Approval testing of membrane filtration systems
The increased interest in the use of membrane filtration systems for the treatment of public drinking water supplies requires that these products are approved by the regulators who are concerned by the potential adverse impact of materials on water quality. Bernard Hegarty, from WRc, examines the issues and reports on a recent initiative aimed at developing harmonised test protocols for testing membrane filtration systems.
- increasing concern over health effects of disinfection by-products;
- the ability of membrane filters to remove pathogenic micro-organisms, such as cryptosporidium oocysts, from the raw water; and
- the need for alleviation of potential drought situations caused by climate
change effects, which has forced water suppliers to consider water resources
previously considered untreatable economically, such as brackish or sea
However, these technologies present a challenge to regulatory and approval organisations, who must decide whether the materials of construction of these (and other) products adversely affect the quality of water through the release of harmful substances. In many cases, testing methods used by the testing bodies are based on those used for simpler products such as plastic pipes. These test methods may require modification or re-interpretation when applied to membrane filtration systems.
One of the most important requirements for any product (including membrane filtration systems) used in contact with drinking water is that it should not contaminate the water. Contamination can arise from the leaching or migration of residual traces of chemicals from the materials into the water.
Suppliers of membrane systems usually consider them as technologies to remove contaminants from water, rather than as potential sources of contaminants. The contact time between membrane elements and the water being treated is usually much shorter than the contact time between water and a reservoir or pipe coating, so the potential for contamination may be limited. Nevertheless, most regulators consider that these products need to be assessed and tested using the same principles applied to other products.
The substances of concern to regulators include contaminants, such as residual monomers or additives, that are not monitored routinely in water supplies. In the case of membrane systems, for example, the type of compound that might be released includes the substances used to preserve the membrane, which are mostly flushed out to waste during commissioning.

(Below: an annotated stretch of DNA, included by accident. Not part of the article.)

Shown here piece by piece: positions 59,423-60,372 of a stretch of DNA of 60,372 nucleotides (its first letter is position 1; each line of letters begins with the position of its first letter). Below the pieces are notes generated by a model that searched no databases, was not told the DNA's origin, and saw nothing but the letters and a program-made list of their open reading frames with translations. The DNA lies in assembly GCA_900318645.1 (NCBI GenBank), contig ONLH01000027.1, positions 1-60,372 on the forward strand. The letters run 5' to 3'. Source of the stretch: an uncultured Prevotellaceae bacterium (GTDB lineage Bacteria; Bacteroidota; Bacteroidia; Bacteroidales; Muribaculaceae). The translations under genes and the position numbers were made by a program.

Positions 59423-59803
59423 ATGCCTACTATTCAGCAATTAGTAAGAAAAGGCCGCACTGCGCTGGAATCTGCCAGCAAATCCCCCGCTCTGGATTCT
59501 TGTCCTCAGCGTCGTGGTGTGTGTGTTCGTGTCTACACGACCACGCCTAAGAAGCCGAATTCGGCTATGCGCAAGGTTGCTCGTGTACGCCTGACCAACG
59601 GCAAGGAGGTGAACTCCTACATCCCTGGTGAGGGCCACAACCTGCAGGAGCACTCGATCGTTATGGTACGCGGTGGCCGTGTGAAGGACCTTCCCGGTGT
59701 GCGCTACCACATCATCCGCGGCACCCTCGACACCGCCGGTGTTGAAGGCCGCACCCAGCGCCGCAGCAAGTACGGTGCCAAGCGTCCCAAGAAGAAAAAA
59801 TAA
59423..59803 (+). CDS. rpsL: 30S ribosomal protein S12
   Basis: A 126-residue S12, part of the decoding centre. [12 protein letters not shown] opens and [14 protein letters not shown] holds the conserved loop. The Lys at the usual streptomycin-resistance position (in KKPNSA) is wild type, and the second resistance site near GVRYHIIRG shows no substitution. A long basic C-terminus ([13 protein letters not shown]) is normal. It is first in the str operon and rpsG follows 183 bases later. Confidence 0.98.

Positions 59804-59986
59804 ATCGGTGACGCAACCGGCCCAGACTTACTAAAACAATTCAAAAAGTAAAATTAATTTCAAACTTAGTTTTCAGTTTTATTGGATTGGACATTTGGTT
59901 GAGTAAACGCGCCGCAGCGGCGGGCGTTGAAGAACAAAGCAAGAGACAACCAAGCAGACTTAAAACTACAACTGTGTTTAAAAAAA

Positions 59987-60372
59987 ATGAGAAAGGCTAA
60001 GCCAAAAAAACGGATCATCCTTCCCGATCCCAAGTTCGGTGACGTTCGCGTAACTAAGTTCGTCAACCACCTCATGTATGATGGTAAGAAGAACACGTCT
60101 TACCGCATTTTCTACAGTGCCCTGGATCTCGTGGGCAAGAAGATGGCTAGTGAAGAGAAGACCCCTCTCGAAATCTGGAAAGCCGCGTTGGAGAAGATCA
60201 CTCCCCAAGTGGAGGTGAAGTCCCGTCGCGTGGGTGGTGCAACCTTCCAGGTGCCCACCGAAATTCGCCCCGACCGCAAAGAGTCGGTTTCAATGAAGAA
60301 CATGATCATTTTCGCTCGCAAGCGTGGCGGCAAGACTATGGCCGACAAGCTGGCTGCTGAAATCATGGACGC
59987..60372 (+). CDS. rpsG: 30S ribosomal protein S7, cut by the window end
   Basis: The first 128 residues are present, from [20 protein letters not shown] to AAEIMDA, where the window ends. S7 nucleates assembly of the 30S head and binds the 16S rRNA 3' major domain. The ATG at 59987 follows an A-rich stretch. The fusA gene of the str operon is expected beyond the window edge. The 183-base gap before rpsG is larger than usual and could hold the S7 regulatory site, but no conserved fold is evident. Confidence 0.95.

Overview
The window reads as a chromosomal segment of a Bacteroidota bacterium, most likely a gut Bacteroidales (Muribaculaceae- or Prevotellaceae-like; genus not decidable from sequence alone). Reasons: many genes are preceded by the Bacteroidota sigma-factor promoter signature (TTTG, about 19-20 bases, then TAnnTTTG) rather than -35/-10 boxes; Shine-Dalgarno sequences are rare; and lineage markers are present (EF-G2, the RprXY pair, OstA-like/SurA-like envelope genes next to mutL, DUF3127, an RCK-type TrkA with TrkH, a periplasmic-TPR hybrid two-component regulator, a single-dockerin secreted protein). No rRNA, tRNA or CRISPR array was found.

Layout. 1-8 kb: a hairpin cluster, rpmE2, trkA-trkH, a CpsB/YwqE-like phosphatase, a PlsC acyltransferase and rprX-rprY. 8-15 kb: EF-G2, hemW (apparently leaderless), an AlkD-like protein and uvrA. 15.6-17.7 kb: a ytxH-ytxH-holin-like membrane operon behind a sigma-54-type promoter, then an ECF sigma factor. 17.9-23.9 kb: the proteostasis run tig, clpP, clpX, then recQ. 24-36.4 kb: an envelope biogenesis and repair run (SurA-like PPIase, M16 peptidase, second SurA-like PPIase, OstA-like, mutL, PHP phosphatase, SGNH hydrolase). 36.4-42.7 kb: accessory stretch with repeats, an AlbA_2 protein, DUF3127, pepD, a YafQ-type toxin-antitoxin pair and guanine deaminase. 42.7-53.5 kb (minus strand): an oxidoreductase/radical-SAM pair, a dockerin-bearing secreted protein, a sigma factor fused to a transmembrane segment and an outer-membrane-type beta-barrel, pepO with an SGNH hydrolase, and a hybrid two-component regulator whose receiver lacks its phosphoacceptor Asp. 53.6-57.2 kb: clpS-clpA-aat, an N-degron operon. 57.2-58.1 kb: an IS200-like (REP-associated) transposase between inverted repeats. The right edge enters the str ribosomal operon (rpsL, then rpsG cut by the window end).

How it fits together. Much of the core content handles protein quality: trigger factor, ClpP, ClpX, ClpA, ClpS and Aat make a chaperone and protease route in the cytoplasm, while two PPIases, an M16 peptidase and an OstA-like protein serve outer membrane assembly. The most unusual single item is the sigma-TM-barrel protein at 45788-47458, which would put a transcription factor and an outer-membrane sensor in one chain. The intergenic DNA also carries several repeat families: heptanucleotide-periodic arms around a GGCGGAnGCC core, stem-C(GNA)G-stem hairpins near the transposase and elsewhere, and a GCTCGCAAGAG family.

It is difficult to measure such substances directly under field conditions with enough sensitivity to satisfy toxicological concerns, so laboratory tests are applied that exaggerate leaching. These test concentrations are used to estimate concentrations that would occur at customers' taps. The estimation requires information on the surface area of the material, the volume of water in contact with that area and the contact time, for both the test conditions and the normal conditions of use of the products.
Most approval schemes require detailed compositional information on all components and raw materials of the products, so that the potential for contamination can be assessed. Compliance with positive lists (lists of permitted ingredients) may need to be verified. This can pose problems for filtration systems that contain many small components, such as ŒO' rings and seals, where the suppliers of the components and their ingredients may be reluctant to provide the required information. Confidentiality issues frequently arise.
The major European countries have, independently, developed schemes for assessing and testing products for use with drinking water and approving suitable products.
The use of products used in public water supplies in the UK is subject to Regulation 25 of the Water Supply (Water Quality) Regulations 1989. The Drinking Water Inspectorate (DWI) is the government agency responsible for checking that water companies comply with the Regulations. Approvals under Regulation 25 are granted on the basis of testing and scrutiny and a toxicological assessment by the Government-appointed expert Committee on Chemicals and Materials (CCM). The focus of the assessment is the potential for a product to release harmful organic substances into the public water supplies. The CCM specifies its requirements, usually for leaching and analytical test work, individually for each product. For membrane systems, the CCM asks for extensive information on the product, including:
- its intended use, construction and operational flows;
- the complete composition of each component that contacts the feed and treated water;and
- British Standard BS 6920: 1996 tests on each component (tests for taste of water; turbidity and colour, the release of microbial nutrients, toxic metals; and cytotoxic substances).